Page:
Rules of the Game

The Church is often cut down for having too many rules–or for having rules at all. Jesus came to set captives free; His true Church would never hold people back like this. In her sacraments, her liturgy, her exegesis, and her morality, the Church seems to constrain us with so many rules.  Yet people have found freedom through the rules  for ages.

We do not often think in those terms, though. Rules are imposed on us. Rules stifle our creativity and freedom. Rules keep certain people in power and silence the rest. Don’t they?

As Ian Bogost points out in his article on “The Rhetoric of video games,” “Imposing rules does not suffocate play, but makes it possible in the first place.” That play might be play with words, fitting them to a poetic form; play of a tabletop or video game,  with a setting and challenge established by rules; or even the made-up rules of a spontaneous game on the playground. He describes “(t)he possibility  space of play (which) includes all of the gestures made possible by a set of rules.”

We often view rules negatively, in terms of what they prohibit. I suspect we rarely look at what the rules allow. We may disparage a rule that hurts us (stupid Go to Jail card; arrest the hotel slum lord sitting across from me!), but without those rules in place, we have no game to play.  Dozens of games in Hoyle’s Rules use a single deck of cards; the rules define which we play. Dozens of video games are called “roguelike” but the specific  rules, the nuances, make the best stand out.

“The rules do not merely create the experience of play,” Bogost goes on, “they also construct the meaning of the game.”  If I never have to freeze or be “it”, I’m not playing tag. I’m not free to play tag. If I hang on to the bat, I can guarantee I’m getting around those bases–but i’m not playing baseball anymore.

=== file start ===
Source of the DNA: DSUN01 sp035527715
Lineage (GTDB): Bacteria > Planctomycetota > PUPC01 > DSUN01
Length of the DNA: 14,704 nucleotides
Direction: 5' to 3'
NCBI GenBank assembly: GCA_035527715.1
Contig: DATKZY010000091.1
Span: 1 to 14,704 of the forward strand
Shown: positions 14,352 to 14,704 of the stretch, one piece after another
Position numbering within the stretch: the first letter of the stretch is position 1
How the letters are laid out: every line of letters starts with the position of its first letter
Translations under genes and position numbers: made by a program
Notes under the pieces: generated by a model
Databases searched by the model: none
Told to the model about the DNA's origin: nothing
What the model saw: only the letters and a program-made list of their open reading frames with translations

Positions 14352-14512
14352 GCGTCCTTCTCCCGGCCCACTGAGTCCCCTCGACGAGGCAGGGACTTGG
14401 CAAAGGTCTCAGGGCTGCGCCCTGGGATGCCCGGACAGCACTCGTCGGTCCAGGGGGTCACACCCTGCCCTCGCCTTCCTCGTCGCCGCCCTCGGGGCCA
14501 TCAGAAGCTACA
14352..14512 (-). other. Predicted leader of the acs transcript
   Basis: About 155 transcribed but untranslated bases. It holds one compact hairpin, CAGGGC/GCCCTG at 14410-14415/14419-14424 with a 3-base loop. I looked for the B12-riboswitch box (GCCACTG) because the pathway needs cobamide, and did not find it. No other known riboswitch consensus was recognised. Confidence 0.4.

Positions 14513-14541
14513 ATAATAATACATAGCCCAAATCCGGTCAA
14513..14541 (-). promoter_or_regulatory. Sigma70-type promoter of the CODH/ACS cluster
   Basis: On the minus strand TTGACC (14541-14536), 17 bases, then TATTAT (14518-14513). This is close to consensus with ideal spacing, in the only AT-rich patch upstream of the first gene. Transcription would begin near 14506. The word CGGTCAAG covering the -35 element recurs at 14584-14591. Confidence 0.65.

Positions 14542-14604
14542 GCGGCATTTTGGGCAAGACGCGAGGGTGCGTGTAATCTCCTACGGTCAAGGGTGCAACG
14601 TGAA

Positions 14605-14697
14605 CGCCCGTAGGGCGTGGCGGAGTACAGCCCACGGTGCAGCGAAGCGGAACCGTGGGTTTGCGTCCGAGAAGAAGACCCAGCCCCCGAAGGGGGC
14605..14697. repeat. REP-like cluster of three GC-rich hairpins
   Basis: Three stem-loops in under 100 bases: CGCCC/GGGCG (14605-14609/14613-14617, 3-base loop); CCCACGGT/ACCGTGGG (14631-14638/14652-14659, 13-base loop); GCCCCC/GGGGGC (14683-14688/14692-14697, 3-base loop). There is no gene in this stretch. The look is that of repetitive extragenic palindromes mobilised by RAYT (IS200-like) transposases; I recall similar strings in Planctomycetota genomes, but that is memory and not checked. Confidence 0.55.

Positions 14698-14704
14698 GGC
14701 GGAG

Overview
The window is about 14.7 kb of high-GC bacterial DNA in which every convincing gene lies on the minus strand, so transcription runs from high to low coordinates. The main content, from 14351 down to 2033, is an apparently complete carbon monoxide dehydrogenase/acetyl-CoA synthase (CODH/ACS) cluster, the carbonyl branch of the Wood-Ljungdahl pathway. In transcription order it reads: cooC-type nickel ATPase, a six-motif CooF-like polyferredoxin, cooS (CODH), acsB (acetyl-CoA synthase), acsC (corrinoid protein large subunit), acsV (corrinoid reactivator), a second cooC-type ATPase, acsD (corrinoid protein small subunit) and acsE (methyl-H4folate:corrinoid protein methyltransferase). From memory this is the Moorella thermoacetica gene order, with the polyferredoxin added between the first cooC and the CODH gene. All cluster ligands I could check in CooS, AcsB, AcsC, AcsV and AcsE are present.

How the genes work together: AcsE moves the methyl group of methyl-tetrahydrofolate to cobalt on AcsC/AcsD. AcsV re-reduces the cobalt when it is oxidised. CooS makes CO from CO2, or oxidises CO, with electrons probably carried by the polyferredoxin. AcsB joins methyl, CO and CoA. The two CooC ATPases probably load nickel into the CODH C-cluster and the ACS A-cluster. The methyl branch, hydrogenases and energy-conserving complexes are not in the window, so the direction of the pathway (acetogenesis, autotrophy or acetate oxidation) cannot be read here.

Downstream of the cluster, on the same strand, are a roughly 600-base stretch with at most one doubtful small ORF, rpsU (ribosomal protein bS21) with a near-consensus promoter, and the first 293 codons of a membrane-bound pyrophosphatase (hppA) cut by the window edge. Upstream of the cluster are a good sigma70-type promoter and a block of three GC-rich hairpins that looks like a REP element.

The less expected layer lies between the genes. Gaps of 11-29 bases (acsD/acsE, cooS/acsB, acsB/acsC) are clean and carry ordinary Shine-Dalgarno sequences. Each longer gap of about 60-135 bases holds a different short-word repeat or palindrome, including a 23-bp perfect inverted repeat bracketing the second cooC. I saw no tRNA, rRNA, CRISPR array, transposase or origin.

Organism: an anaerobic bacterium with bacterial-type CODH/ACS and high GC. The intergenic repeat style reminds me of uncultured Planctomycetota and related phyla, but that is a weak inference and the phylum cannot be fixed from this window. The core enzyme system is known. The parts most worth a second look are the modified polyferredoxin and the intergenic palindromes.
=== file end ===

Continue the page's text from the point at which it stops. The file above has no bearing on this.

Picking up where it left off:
To steal an expression from Shakespeare, the rule’s the thing. It’s where we catch not just the conscience of the participant but the meaning of the act. Is baseball baseball without the rules? Are  you still playing a game if you ignore the rules? The rules set the space for the experience, and they create much of the meaning. The difference between a bank withdrawal and a bank robbery is all in the rules–and who is following them.  A surgeon and a murderer may be performing the same actions, but only the former is following rules of medicine–and rules of consent. It is likewise for a lover and a rapist.

When we are confronted with rules, especially rules that prohibit something we wish to do, we may feel an pull to resist. But we have to ask, first, of the rules not what do they disallow (we know that, usually, and dislike it) but what do they allow. What possibility space do they create?  What meaning do they give? And what possibilities, then, and what meaning do we sacrifice without them?

Copyright 2017, Joe Wetterling

Image courtesy: https://commons.wikimedia.org/wiki/File:Codex_Manesse_262v_Herr_Goeli.jpg
Bogost, Ian. “The Rhetoric of Video Games.” The Ecology of Games: Connecting Youth, Games, and Learning. Edited by Katie Salen. The John D. and Catherine T. MacArthur Foundation Series on Digital Media and Learning. Cambridge, MA: The MIT Press, 2008. 117–140.
doi: 10.1162/dmal.9780262693646.117

Joe Wetterling

Joe Wetterling

Joe Wetterling is a professional educator, homeschooling dad, and writer. He's appeared at national conferences, both secular and religious, speaking on education, technology, and philosophy. Joe writes online for New Evangelizers, as well as his own blogs. He's taught in the Holy Apostles MOOC program and currently teaches Natural Theology at the new Dominican Institute. He's a member of the Militia Immaculata and current President of the Catholic Writers Guild. Learn more about him at JoeWetterling.com.

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